County officials unveil plans for extending Lake Tahoe’s bicycle trail network | SierraSun.com

County officials unveil plans for extending Lake Tahoe’s bicycle trail network

Matthew Renda
Sierra Sun
Sun File PhotoA look at one of the bike paths along the North Shore. Placer County has plans to construct approximately two and a half miles of a class-one bicycle trail beginning at Dollar Hill and concluding at Cedar Flat.
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TAHOE CITY, Calif. – Tahoe has bicycles on the brain.

With the first two stages of the Amgen Tour of California looming – the event begins Sunday, May 15 – regional leaders are attempting to use the international exposure of the premier racing event to market the region as an ideal place for cyclists.

The Lake Tahoe Basin does not feature a continuous bicycle trail around the lake, however, and cyclists with an eye toward circumnavigating the “Jewel of the Sierra” must share a sometimes narrow and sinuous road with vehicles.

Thus, regional officials continue to address a continuous network of bicycle trails incrementally, attempting to build an interlocking system one mile at a time.

During a recent Truckee-North Tahoe Transportation Management Association meeting, Peter Kraatz, deputy director of Placer County’s Public Works Department, unveiled preliminary plans to construct approximately two and a half miles of a class-one bicycle trail beginning at Dollar Hill and concluding at Cedar Flat. The stretch is merely one segment of the larger eight-mile North Tahoe Bicycle Trail, planned to run from Dollar Hill all the way to Kings Beach.

“Serious cyclists want a bike trail that connects the North Shore, Truckee and the West Shore and would prefer to enjoy a trail that is disconnected from the highway system,” Kraatz said.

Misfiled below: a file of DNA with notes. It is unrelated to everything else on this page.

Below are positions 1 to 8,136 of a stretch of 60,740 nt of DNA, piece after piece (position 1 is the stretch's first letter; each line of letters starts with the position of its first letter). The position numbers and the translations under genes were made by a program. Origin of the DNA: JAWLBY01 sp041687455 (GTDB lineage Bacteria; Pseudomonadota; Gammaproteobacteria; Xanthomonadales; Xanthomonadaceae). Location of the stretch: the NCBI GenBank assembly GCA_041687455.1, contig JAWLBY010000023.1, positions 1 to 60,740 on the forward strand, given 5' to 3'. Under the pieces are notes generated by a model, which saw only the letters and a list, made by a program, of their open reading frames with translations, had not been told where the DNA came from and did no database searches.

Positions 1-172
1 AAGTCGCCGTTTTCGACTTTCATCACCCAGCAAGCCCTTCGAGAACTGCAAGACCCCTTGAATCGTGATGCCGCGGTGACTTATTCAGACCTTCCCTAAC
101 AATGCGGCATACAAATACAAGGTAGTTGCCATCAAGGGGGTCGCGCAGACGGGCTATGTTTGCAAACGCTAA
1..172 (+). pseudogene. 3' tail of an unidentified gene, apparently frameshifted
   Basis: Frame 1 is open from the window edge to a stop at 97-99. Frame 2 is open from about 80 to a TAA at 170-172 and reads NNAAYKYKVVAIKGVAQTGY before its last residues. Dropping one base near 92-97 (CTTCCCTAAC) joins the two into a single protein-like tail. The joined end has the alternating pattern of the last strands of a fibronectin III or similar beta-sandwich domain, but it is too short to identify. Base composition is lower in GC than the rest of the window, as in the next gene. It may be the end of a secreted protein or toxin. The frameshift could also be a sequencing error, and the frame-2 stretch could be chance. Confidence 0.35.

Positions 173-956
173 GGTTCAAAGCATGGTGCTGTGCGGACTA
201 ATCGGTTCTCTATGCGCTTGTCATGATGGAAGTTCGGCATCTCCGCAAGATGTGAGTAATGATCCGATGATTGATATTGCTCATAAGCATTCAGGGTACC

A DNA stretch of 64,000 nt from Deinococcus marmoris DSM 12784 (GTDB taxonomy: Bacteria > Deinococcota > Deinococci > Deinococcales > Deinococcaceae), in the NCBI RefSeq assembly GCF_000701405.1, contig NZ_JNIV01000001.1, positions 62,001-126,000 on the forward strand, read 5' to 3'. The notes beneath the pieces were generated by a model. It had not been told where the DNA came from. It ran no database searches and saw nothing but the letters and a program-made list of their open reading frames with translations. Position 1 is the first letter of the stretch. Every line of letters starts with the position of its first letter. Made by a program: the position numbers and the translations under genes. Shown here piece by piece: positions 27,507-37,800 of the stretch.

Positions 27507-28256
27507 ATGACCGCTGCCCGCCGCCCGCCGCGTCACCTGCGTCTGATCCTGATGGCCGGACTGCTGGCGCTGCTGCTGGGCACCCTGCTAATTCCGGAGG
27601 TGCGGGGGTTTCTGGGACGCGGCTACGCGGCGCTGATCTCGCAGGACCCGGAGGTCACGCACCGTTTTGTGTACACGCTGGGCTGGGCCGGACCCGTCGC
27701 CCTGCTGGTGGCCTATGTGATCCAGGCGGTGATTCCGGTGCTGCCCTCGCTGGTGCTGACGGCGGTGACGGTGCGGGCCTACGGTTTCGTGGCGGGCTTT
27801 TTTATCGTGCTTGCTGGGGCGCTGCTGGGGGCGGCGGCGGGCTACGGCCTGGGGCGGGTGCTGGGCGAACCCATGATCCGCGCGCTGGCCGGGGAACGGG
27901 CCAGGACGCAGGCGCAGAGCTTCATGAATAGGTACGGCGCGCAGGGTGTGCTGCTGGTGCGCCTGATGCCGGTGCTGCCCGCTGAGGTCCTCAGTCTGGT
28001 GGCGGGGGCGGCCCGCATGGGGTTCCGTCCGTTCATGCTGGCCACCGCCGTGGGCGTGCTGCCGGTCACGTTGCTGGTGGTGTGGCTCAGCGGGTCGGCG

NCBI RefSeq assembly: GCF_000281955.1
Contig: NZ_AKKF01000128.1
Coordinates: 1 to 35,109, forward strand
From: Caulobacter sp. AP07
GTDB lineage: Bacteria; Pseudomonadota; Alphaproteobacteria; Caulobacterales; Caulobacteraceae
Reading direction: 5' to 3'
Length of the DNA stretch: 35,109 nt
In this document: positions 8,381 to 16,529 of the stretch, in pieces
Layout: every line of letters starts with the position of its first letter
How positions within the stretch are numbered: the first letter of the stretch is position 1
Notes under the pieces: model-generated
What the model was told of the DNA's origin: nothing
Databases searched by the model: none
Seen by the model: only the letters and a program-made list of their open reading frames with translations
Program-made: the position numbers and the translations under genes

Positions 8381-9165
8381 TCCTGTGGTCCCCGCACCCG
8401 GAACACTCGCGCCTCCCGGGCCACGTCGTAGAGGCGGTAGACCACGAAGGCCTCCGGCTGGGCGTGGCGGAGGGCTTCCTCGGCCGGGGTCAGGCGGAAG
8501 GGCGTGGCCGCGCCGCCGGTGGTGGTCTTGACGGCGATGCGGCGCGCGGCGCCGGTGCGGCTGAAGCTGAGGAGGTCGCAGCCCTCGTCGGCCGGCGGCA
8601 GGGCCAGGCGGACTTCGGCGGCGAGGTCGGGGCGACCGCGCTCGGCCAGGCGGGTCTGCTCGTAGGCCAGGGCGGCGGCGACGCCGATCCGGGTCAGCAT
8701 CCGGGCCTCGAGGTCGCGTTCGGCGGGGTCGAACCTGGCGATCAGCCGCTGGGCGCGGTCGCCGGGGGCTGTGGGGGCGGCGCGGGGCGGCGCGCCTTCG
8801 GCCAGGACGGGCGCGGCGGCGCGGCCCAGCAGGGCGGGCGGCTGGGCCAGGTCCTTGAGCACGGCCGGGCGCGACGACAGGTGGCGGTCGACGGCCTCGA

Kraatz said plans for the eight-mile stretch have been existent for several years but impediments have thwarted efforts to begin the permitting and construction process.

Among challenges , parts of the trail would traverse through private land; the Northern Goshawk – a native bird of prey – retains nesting sites in proximity to the proposed trail; and it would necessitate a triple environmental assessment conducted by Placer County, the Tahoe Regional Planning Agency and the U.S. Forest Service, respectively.

In order to mitigate those challenges, Kraatz recommended addressing the trail in segments; thus, beginning with the 2.5 mile stretch in Dollar Hill/Cedar Flat, a phase that would require a permitting review and environmental analysis by TRPA and Placer County, Kraatz said.

The trail will cross land owned by the North Tahoe Public Utility District and the California Tahoe Conservancy.

Kraatz said while the proposed trail fails to link Tahoe City to Kings Beach, the 2.5-mile segment does conclude at a trail nexus in Cedar Flat, which hook up to mountain biking trails that, in turn, supply a link to the Tahoe Rim Trail.

While it is too early to provide an accurate cost figure for the project, Kraatz said TRPA provides general cost guidelines that indicate a bike trail typically cost $1-2 million per mile when factoring in land acquisition, permitting and construction costs.

Kraatz said the county will begin the environmental permit process this summer, with construction tentatively scheduled to begin in summer 2013.